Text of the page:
What do we mean by Weak Form of Market Efficiency?
The Efficient Market Hypothesis (EMH) Model has three versions – Strong, semi-strong, and weak. The weak form of market efficiency is the weakest form of this Hypothesis model. According to the EMH theory, the price of a publicly-traded asset or security is a reflection of all the past information that is available to the general public. In other words, the current price of the asset is the result of consideration of all the factors of the past that can affect its present price.
Therefore, there is no possibility of any investor earning windfall profits or substantial gains out of the line in the long run. This is so because each and every investor already has information about the security from the historical events. Equity research or technical and fundamental analysis can give an extra edge to any certain categories of investors in the short run only. Hence, all the market participants will have a level playing field. They will only be able to earn the average returns from the market eventually in the long run.
Weak Form of Market Efficiency: How Does it work?
The study of historical price movements is done by using technical analysis or by the use of charts. But these studies do not help an investor to earn excessive gains over a long period of time. No correlation exists between prices because of which there is no scope for substantial gains just by studying the past-price trend. Also, the prices of stocks do not show any pattern or repetitive up and down movement.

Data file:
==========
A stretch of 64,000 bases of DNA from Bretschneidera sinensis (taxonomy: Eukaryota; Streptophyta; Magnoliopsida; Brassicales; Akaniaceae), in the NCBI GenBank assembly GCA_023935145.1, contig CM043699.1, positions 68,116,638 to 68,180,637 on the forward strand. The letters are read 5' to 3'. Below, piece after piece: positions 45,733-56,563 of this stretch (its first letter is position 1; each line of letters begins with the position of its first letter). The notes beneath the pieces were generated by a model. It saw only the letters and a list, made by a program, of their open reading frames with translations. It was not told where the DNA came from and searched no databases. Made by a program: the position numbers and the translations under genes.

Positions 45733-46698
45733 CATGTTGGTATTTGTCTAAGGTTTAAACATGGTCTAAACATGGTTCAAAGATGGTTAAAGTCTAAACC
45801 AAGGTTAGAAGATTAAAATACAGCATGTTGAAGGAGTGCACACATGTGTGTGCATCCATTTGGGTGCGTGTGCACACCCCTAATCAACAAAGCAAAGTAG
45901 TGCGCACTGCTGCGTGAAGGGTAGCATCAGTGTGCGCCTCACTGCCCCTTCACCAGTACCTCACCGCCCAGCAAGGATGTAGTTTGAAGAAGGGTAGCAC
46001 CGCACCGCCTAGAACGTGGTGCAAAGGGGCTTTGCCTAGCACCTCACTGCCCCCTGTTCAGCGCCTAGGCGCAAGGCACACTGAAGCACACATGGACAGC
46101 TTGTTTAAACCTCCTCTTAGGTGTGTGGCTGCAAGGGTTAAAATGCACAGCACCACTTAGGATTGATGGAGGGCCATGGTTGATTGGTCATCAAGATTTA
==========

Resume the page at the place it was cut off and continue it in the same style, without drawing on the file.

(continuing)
The basis of the theory of a weak form of market efficiency is that investors are rational, capable, and intelligent. They make rational investment decisions by correct calculation of the net present values of the cash flows one will earn in the future from the stock or security. Also, this net present value has to be discounted for the risk factor, and that too correctly. The only way they can make short-term profits higher than the market average is by correctly picking up stocks that have an undervaluation or an overvaluation. This is done by fundamental analysis and a thorough study of the financial statements of the company. In the long run, the high profits are wiped out by the influence of the efficient market hypothesis, and investors start making the average market returns.
In summary, the weak form implies that prevailing market prices of a stock or security have factored in all the past and historical price data. Moreover, any further technical analysis of any form will not help the investor decide on that particular stock or security. The only help he can have is from the fundamental analysis. That can only help the investor find out the undervaluation or overvaluation of the prevailing price.
The Anomalies or limitations of the Weak form of Market Efficiency